Such a multifaceted artist like Vicky couldn’t have a short list of influences, of course. If you thought she would say her favorite singers of all time are Angela Gossow or Phil Anselmo, for example, you’re totally wrong, because as aforementioned screaming is something new to her music career. Although Heavy Metal inspired her to become a musician, her list of influences include names from different genres of music like Anneke Van Giersbergen, Daniel Gildenlow, Mikael Akerfeldt, Mikael Stanne, Devon Graves, Roy Khan, Russel Allen, Tom Englund, Marilyn Manson, Sting, among many others. She also enjoys listening to classics such as Led Zeppelin, and to more modern bands like American Rock group Rival Sons.

Lastly, despite all the growling and jumping on stage, her personal hobbies and interests are similar to what most of us like to do in our free time, including activities such as working out, watching a movie, cooking, hanging out with her friends and going out for a beer or to a good restaurant. In other words, if you’re a fan of Vicky Psarakis keep your eyes open wherever you are: she might be sitting right next to your table, sharing a beer with her friends and having some fun, just like you.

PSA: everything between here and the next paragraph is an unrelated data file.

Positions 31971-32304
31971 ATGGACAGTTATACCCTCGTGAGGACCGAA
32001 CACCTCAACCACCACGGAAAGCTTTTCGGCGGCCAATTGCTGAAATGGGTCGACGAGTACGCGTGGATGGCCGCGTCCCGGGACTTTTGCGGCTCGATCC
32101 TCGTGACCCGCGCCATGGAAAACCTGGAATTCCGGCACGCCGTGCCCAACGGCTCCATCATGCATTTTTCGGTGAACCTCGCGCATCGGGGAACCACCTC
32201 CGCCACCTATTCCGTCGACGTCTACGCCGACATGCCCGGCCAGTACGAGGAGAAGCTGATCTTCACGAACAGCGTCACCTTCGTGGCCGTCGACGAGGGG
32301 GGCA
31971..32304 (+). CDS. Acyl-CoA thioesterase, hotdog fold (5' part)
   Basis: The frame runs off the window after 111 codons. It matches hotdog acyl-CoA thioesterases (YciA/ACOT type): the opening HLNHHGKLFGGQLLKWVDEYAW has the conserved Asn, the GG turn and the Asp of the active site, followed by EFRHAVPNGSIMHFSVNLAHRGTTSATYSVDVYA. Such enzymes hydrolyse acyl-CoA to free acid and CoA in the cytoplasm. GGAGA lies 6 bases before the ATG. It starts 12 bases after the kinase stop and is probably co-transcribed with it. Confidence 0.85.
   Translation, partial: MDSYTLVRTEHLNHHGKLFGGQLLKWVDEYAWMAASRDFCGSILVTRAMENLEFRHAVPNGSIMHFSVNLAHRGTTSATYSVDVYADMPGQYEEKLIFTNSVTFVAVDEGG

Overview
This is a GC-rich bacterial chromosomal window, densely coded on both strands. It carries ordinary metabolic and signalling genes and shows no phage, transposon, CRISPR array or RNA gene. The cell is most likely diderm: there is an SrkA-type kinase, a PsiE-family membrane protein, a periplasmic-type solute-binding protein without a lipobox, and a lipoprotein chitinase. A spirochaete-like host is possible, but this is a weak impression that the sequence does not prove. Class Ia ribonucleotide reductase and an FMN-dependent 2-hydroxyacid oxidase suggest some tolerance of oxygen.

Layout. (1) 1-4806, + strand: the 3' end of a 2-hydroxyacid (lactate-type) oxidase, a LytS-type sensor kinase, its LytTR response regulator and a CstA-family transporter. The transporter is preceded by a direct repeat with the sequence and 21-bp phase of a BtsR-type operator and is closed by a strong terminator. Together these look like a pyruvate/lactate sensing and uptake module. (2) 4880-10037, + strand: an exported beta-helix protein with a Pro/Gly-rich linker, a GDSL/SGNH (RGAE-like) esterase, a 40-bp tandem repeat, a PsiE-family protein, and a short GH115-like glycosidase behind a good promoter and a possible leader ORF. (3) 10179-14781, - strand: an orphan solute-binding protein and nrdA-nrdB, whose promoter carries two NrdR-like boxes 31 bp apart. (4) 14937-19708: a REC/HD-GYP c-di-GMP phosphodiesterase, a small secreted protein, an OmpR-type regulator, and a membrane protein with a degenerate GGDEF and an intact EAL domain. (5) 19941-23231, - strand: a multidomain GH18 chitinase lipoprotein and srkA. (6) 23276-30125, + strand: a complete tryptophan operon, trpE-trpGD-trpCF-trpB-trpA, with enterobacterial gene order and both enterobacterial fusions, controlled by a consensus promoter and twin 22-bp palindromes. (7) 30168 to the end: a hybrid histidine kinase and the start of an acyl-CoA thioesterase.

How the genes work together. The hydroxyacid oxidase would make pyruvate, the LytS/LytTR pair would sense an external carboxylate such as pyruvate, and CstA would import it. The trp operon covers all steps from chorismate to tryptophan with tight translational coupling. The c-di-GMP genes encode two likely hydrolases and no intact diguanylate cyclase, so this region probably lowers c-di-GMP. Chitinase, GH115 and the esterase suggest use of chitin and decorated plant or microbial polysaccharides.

Vicky Psarakis’ Official Facebook page
Vicky Psarakis’ Official Twitter
The Agonist’s Official Facebook page
The Agonist’s Official Twitter

“I believe it’s very important for a vocalist and musician in general to be able to maintain their identity by adding their own stamp instead of copying someone else’s rendition on a song.” – Vicky Psarakis

The Year In Review – Top 10 Hard Rock/Heavy Metal Albums of 2015

“Good day
My name is Necropolis
I am formed of the dead
I am the harvester of the soul meat
And I suck the lives from around my bed
My own two sons I gave them breath
And I filled their living corpses with my bile
What humanity I knew I have long forgotten
For me eternity is nothing
But a short while…” 

– If Eternity Should Fail, by Iron Maiden